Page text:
Post-transcriptional regulation is an essential determinant of gene expression programs in physiological and pathological conditions. HuR is a RNA-binding protein that orchestrates the stabilization and translation of mRNAs, critical in inflammation and tumor progression, including tumor necrosis factor-alpha (TNF). We identified the low molecular weight compound 15,16-dihydrotanshinone-I (DHTS), well known in traditional Chinese medicine practice, through a validated high throughput screening on a set of anti-inflammatory agents for its ability to prevent HuR:RNA complex formation. We found that DHTS interferes with the association step between HuR and the RNA with an equilibrium dissociation constant in the nanomolar range in vitro (Ki = 3.74 ± 1.63 nM). In breast cancer cell lines, short term exposure to DHTS influences mRNA stability and translational efficiency of TNF in a HuR-dependent manner and also other functional readouts of its post-transcriptional control, such as the stability of selected pre-mRNAs. Importantly, we show that migration and sensitivity of breast cancer cells to DHTS are modulated by HuR expression, indicating that HuR is among the preferential intracellular targets of DHTS. Here, we disclose a previously unrecognized molecular mechanism exerted by DHTS, opening new perspectives to therapeutically target the HuR mediated, post-transcriptional control in inflammation and cancer cells.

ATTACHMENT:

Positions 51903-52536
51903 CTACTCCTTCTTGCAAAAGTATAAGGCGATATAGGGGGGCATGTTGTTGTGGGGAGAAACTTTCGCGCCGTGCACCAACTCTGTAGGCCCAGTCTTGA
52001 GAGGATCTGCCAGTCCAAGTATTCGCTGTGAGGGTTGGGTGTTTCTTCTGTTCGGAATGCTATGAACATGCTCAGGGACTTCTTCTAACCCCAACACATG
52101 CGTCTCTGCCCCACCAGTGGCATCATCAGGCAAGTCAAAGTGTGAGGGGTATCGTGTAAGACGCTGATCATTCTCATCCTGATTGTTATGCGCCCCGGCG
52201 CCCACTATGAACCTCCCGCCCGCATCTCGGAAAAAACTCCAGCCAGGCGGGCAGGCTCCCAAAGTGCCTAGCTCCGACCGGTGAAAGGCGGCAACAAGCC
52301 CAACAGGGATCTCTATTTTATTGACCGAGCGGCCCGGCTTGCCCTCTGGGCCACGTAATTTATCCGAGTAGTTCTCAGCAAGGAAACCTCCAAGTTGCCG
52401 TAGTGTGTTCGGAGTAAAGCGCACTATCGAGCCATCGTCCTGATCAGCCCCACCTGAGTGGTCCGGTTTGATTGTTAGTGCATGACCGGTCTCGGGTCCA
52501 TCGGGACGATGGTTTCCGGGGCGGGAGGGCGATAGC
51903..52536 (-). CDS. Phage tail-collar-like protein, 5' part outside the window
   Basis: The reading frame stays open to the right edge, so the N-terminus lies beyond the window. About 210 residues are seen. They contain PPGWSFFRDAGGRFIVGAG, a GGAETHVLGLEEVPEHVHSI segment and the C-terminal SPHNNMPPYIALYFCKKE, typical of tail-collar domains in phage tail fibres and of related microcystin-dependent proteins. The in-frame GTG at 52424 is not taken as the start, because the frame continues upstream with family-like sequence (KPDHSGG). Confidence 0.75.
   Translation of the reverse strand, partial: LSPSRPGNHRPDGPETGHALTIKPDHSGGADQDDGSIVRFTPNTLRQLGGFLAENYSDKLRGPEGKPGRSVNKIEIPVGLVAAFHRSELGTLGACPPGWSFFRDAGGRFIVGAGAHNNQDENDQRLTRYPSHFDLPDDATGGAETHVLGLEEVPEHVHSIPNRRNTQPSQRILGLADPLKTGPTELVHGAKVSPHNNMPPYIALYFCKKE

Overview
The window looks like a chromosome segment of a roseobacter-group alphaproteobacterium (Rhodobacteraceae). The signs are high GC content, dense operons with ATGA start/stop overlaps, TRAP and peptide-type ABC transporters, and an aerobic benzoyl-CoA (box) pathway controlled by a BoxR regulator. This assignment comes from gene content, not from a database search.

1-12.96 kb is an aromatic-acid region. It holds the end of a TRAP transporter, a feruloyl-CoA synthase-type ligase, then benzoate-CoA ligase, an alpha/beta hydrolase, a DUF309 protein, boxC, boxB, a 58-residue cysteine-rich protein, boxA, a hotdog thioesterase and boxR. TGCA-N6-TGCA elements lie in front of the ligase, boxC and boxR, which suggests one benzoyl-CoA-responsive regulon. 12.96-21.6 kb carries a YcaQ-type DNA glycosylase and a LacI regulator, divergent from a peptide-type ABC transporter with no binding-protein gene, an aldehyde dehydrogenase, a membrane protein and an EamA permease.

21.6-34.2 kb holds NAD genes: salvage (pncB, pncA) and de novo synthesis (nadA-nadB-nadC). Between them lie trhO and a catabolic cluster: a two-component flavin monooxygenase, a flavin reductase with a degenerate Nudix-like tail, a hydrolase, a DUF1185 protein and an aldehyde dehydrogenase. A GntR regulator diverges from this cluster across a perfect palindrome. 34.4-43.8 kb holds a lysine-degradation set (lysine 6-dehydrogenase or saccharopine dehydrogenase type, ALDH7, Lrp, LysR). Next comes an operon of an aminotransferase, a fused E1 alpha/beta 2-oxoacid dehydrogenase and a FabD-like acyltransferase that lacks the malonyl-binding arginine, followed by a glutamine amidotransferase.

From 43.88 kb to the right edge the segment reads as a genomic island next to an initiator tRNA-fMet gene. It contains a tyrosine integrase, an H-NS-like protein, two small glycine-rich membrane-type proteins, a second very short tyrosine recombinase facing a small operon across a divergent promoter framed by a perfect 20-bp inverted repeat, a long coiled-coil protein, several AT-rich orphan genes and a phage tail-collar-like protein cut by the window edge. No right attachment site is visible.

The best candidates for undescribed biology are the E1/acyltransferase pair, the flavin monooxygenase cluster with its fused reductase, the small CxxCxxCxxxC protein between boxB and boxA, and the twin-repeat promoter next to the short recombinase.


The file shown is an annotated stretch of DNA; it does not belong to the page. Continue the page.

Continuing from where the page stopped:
A small library of integrin ligand-paclitaxel conjugates 10-13 was synthesized with the aim of using the tumor-homing cyclo[DKP-RGD] peptidomimetics for site-directed delivery of the cytotoxic drug. All the paclitaxel-RGD constructs 10-13 inhibited biotinylated vitronectin binding to the purified αVβ3 integrin receptor at low nanomolar concentration and showed in vitro cytotoxic activity against a panel of human tumor cell lines similar to that of paclitaxel. Among the cell lines, the cisplatin-resistant IGROV-1/Pt1 cells expressed high levels of integrin αVβ3, making them attractive to be tested in in vivo models. cyclo[DKP-f3-RGD]-PTX 11 displayed sufficient stability in physiological solution and in both human and murine plasma to be a good candidate for in vivo testing. In tumor-targeting experiments against the IGROV-1/Pt1 human ovarian carcinoma xenotransplanted in nude mice, compound 11 exhibited a superior activity compared with paclitaxel, despite the lower (about half) molar dosage used.